A Brief History of Pasq & the ADV1 (so far)

We have visited with a lot of people at rallies, expos, and just going down the road. The questions are often the same, so we put this video together to answer some of those common questions:

  • Where is Pasq headquartered?
  • What does Pasq mean?
  • How do you say, Pasq?
  • How long have you been working on the ADV1?
  • Where did the idea come from?
  • Are you part of a large company?
  • What is the ADV1 made of?
  • And many more…

So come along for a short trip down memory lane as we explain the hows, whens, wheres, and whys of Pasq and the ADV1.

Video transcript:

In Oct of 2019, Rod started to explore building his dream trailer. He started with PVC hoping to have someone make it in metal for him later. After seeing the PVC prototype and doing some research, he and his partners decided to explore it as a business. They were super lucky and stumbled upon design engineer and motorcyclist, Luke Pomranky, who quickly signed on! They enlisted Warp9 wheel makers to make a custom wheel

And they eventually found an air shock made by Fox that worked perfectly.

They started reaching out to pannier manufacturers, hoping to get a partnership or two going. The first to respond were the good people at Giant Loop!

In September of 2020, the company was incorporated. A name, of course, was required. After a lot of brainstorming and dithering, the team decided on Pasq, which is a modified spelling of a hearty purple prairie flower. It was also trademarkable!

The logo came next. A lot of options were considered, but in the end a simple, elegant design that could be seen as a bird flying to the right, or a trail between two mountains seemed perfect.
2020 was spent with Luke putting in long hours designing in SolidWorks CAD software, and then he and Rod continually refined.

The team set a deadline to launch the trailer at the BMW MOA national Rally in Great Falls, Montana, in mid-June of 2021. The first step was to get the tubing laser cut and bent to their exact specifications. Pasq is headquartered in Chicago. The tubes were cut and bent in Milwaukee, and then transported to Barnstormer, a custom metal shop about 60 miles south of Chicago.
It was when the tubes arrived at Alex and Amada’s shop that the magic began.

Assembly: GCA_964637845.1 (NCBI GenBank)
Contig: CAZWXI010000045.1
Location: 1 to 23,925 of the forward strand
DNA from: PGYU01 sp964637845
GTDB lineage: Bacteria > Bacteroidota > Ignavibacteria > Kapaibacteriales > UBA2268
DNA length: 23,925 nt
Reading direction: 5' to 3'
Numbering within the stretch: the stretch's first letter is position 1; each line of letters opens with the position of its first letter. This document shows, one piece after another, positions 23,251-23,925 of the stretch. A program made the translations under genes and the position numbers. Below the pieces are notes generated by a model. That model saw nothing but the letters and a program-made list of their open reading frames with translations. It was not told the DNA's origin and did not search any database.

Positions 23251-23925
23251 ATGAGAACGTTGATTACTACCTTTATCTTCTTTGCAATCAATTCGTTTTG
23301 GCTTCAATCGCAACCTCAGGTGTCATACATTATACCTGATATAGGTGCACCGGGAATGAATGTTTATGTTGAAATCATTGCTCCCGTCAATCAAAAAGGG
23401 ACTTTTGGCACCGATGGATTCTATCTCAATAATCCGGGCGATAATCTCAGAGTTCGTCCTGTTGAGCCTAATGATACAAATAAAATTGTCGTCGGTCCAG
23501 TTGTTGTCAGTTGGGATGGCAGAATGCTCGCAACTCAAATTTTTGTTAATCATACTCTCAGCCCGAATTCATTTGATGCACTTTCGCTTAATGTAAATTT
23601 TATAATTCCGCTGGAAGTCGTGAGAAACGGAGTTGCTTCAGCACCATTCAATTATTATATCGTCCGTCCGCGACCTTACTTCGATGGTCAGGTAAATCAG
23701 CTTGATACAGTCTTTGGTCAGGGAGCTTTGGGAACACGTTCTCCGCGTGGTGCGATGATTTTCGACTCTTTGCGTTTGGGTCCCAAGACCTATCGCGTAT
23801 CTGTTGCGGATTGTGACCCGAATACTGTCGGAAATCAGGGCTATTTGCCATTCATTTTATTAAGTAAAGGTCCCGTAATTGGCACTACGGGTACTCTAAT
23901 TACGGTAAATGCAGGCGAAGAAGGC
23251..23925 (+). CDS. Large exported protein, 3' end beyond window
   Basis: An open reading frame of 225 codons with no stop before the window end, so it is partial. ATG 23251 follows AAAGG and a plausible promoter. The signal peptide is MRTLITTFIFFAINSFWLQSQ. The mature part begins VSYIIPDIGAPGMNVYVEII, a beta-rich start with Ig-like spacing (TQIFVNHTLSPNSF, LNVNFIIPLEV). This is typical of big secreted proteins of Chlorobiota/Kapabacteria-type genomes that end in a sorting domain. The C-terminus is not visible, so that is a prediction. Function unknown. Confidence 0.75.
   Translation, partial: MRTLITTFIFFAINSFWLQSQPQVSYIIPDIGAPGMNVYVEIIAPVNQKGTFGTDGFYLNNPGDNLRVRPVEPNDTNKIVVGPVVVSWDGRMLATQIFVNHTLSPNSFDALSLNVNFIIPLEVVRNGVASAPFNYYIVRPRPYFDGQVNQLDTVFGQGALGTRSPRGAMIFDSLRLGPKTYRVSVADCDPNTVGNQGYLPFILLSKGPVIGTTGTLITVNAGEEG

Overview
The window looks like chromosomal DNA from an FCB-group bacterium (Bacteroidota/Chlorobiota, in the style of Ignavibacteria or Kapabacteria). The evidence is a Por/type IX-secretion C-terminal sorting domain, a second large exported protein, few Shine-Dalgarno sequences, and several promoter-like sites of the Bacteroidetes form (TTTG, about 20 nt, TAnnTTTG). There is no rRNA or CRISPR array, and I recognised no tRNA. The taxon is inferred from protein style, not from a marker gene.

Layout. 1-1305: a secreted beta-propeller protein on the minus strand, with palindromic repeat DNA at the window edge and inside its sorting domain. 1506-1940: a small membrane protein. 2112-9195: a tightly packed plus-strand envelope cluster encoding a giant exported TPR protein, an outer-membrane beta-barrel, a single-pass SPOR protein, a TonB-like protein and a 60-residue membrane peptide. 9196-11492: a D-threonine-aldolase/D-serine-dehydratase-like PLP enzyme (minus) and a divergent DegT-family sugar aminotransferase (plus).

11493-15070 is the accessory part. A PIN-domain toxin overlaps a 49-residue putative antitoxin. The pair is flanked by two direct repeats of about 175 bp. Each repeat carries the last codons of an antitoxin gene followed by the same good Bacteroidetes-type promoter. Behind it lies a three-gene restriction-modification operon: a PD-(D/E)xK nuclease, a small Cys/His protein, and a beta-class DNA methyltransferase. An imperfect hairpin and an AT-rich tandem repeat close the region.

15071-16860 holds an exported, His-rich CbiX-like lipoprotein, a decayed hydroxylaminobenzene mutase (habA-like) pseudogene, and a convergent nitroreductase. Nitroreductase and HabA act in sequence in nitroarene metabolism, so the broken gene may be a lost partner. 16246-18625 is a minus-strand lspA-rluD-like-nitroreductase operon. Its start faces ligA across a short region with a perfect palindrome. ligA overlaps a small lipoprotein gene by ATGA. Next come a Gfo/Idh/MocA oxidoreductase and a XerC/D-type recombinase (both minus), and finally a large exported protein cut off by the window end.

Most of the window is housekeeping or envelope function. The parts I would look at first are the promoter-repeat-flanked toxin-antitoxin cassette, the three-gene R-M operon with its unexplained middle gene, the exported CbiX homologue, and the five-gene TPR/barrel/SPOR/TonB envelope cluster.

After a week Luke and Rod took a day trip to Barnstormer to check out the progress and to see the jigs they’d made to assemble and weld the ADV1. Everyone was nervous because they had a very tight deadline to make it to Montana in time. All the branded stuff started coming in to take to the rally.
After a few days, everyone headed back to barnstormer to assemble the very first ADV1 prototype

And to take it on its very first pull, behind Rod’s Super Tenere.

The ADV1 was quickly disassembled on the very day it was assembled, and on their way back to Chicago, Luke & Rod dropped everything off at a powder coater. Rod & Luke reassembled the now black ADV1, put on the decals, and headed across the great plains to Great Falls and the BMW MOA national rally. It was a huge success and the booth was mobbed the whole rally. They were also able to pull the ADV1 behind a 1250GS for the first time, which requires a special axle adaptor.

After getting back to Chicago, they were able to finally place the ADV1 next to the PVC prototype that started it all to see how far they’d come. At the MOA rally, Luke & Rod met the team at Denali Electronics. The Denali team made it clear they would love to help out the development of the ADV1 by providing lights and a much needed wiring harness. Also at the rally, they met the folks at Jessie Panniers, and another amazing partnership was formed.

With winter’s February grip on Chicago, Luke and Rod turned south. They spent a couple of weeks in Arizona testing as well as taking photos and video. They were able to get some off-road time as well as highway miles. They were thrilled with its off-road abilities but were surprised to find they weren’t happy with the ADV1’s performance at higher speeds.
While the team headed to Overland Expo West in Flagstaff—where the ADV1 made several “best of show” lists. Luke was hard at work looking for options to improve higher-speed performance. He found the perfect solution: the trapezoid hinge. He quickly made a proof of concept prototype out of off-the-shelf hardware. The trapezoid hinge proved to be amazing. It turns as a hinge should when you’re steering your bike with the handle bars. But when you’re going straight and steering by leaning, it locks. You are then NOT a motorcycle pulling a 1-wheeled trailer, but instead a 3-wheeled vehicle that is perfectly stable at all speeds. The team spent the summer of ’22 showing off the ADV1 at a variety of rallies and expos around the country. The nearly universal positive reaction was beyond their expectations. They also made version 2 of the trapezoid hinge, which was closer to what they wanted for the final design. As of October 2022, the final design is nearly complete. It’s very different from the original prototype, but at the same time very similar. It will carry the same amount of gear, but is nearly 2 feet shorter and about 25 pounds lighter. It will be made without welding, but will still have the 6 inches of suspension travel and will handle off-road conditions as well as highways.

Delivery of the ADV1 is planned for Spring of 2023.

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